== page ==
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The Meaning of Colour Print E-mail
Michelle Normand   
Thursday, 23 April 2009
The Meaning of ColourFeeling blue. Seeing red. A silver lining. All of these phrases came about because of the meanings that can be attributed to colours. Maybe you’ve always wondered why certain colours appeal to you or often find their way into your artwork. As someone that creates mandalas for both art as well as therapy, I have found that taking the time to analyze my colour choices has provided me with great insight on where I stand both mentally and spiritually.

Below is a quick reference guide you can use to gather more awareness from your own artwork or mandala designs. Each colour discussed has a list of ‘meanings’ that you can pull from when trying to interpret your work along with a list of ‘uses’ that may help you choose colours for healing or as a form art therapy. While this list is far from exhaustive, it does tap into the core properties. If you want a more thorough explanation of color, I suggest you take a look at The Colour Answer Book by Leatrice Eiesman.

Meanings: energy, passion, power, desire, intensity, anger
Uses: combat depression, increase appetite, attract attention, increase energy, achieve goals

In terms of energy, a person with a red aura (like most teenagers) are often found to be impulsive, stimulating, freedom seeking individuals. Red is used in fast food restaurants to make patrons eat quickly and to increase their appetites.

Meanings: creativity, confidence, increased intuition, pleasure, adventure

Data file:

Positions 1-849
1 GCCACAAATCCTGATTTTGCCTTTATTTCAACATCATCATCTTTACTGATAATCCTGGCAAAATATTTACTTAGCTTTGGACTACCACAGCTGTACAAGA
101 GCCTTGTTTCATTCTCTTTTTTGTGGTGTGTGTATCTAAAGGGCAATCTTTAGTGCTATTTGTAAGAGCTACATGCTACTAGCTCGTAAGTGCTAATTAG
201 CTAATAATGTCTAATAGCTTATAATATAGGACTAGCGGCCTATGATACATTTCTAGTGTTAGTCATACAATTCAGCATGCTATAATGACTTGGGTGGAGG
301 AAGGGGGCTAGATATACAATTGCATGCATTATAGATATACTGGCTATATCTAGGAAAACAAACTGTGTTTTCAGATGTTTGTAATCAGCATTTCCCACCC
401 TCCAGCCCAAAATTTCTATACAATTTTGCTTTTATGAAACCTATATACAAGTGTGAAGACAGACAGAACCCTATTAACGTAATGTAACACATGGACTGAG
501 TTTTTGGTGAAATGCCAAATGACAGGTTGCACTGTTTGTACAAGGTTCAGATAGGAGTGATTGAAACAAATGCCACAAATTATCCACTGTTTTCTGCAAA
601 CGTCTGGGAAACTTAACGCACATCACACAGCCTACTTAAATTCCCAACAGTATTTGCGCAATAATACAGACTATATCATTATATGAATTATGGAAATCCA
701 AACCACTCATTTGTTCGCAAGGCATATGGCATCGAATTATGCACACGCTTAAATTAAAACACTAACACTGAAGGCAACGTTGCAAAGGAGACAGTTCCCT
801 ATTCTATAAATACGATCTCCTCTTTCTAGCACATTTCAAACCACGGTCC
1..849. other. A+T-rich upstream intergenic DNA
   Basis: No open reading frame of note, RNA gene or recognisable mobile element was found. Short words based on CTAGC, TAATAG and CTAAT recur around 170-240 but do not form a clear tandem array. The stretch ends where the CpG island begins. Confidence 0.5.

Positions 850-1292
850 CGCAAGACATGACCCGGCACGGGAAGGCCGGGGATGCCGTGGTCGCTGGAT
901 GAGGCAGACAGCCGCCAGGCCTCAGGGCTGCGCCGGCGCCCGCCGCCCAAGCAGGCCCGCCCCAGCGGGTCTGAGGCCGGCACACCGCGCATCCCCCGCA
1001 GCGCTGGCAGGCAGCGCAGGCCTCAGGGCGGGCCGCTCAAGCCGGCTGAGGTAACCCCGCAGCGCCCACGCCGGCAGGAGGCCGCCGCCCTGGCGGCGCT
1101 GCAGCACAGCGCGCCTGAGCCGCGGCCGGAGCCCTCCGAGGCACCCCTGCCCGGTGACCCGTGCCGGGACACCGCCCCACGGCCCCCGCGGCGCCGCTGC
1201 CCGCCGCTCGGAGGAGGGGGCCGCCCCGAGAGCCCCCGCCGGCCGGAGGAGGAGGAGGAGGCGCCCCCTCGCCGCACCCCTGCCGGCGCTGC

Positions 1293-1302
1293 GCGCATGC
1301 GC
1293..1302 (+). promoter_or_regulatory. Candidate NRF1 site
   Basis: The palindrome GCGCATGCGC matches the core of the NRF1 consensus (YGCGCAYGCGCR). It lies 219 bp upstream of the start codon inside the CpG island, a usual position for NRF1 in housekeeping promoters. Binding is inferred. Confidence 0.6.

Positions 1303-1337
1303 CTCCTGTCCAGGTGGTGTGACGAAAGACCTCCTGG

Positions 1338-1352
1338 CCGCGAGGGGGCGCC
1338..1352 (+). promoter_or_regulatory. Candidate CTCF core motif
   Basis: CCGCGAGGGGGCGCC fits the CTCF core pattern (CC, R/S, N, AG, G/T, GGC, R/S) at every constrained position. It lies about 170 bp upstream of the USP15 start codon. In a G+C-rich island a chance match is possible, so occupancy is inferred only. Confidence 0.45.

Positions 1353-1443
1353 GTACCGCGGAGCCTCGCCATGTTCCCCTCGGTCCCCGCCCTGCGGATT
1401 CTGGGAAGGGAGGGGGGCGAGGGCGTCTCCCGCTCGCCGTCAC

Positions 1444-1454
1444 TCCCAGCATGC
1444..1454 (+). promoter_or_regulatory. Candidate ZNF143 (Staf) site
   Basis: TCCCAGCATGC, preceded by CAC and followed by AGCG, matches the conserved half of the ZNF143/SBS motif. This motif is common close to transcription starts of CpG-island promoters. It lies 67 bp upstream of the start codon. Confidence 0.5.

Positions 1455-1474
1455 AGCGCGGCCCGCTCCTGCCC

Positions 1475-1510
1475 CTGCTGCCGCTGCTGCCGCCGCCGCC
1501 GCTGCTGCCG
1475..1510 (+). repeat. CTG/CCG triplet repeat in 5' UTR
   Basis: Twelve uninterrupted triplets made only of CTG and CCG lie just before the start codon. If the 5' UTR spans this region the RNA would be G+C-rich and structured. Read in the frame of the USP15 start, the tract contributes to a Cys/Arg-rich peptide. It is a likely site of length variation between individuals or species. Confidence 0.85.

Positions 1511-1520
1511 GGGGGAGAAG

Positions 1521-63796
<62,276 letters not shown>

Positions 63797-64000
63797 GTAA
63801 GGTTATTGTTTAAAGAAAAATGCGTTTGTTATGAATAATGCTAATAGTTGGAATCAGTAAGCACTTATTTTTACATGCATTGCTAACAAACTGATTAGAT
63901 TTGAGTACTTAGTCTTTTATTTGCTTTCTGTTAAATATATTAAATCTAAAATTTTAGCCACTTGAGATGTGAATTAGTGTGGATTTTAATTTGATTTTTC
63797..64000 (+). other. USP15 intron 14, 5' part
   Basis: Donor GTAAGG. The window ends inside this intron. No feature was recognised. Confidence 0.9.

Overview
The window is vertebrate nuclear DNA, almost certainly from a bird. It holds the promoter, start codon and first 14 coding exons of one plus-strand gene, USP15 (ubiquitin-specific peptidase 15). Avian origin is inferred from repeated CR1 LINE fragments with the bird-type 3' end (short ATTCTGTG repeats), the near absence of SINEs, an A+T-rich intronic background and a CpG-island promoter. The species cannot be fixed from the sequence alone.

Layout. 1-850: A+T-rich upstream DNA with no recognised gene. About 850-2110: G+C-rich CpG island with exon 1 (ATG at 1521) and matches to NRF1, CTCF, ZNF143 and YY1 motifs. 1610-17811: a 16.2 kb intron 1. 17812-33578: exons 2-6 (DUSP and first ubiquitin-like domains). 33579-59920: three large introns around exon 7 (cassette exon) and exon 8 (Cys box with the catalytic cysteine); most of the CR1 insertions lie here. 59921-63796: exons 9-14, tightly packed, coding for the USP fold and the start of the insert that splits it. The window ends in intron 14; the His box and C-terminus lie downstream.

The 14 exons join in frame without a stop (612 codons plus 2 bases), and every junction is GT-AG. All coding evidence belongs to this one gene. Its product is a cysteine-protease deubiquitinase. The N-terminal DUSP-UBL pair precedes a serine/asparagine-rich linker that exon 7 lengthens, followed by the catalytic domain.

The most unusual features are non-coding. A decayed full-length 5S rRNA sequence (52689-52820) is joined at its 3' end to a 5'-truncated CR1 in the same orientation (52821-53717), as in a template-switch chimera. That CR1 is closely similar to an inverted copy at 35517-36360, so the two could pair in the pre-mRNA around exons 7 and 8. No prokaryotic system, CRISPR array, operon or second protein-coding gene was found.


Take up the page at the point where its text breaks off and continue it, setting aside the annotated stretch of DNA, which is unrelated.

Uses: increase creativity and inner dialogue, boost metabolism, elevate mood

As another warm color, orange also has some intensity and energy in its meaning. Colour therapists use orange to open up a persons mind, allowing creative ideas to flow freely.


Meanings: cheerful, bright, optimism, warm, open, innovative
Uses: increase mental clarity, release of problems, promote enjoyment

Not surprisingly, individuals with yellow auras are known for their sunny dispositions. Yellow crystals are often used sharpen memory and increase decision making skills.

Meanings: harmony, balance, growth, tradition, focus, jealousy
Uses: calm nerves, increase compassion, restore mental and emotional balance

Green falls basically in the middle of the color spectrum making balance its chief interpretation. Feng shui experts taut the healing and restorative powers of the colour green, often using different shades to maximize its healing effects.

Meanings: truth, depth, loyalty, serenity, empathy
Uses: soothe, cleanse, induce calm and peaceful feelings

Artists and poets (and other sensitive individuals) are drawn to this colour. Interior designers use blue in designing bedrooms because of its peaceful qualities. Dark blue is often used in uniforms because of the qualities of truth and respect the colour induces.

Meanings: spirituality, royalty, originality, imagination, mystery
Uses: meditation, inspiration, psychic healing, connection with higher power

Purple is associated with the crown chakra; the one that links us to the infinite consciousness, The Universe, and/or God. Not surprisingly, purple has a long history of use in a variety of religious ceremonies from the Christianity to Hinduism.

Meanings: reverence, purity, innocence, simplicity, cleanliness
Uses: purify the body and mind

The significance of white in a dream is believed to be its representation of a hope fulfilled or the attainment of spiritual enlightenment. White is a yin or healing colour used in Eastern cultures to induce calm.

Meanings: elegance, power, strength, achievement
Uses: internal strength, power in career, self control

In the fashion industry, black equates to wealth and sophistication i.e. tuxedos, limousines, the little black dress, etc. The colour is also used to portray authority, i.e. judge’s robes, priest’s attire, and a black belt in martial arts, but too much black can be oppressive.

Michelle Normand is the author of the 30-Minute Mandalas coloring book series and a graphic designer. She also works as a Mind-Body Fitness Specialist and enjoys teaching workshops on the subjects of art therapy and meditation.

For more information about Michelle or any of the topics she teaches please visit her web site at

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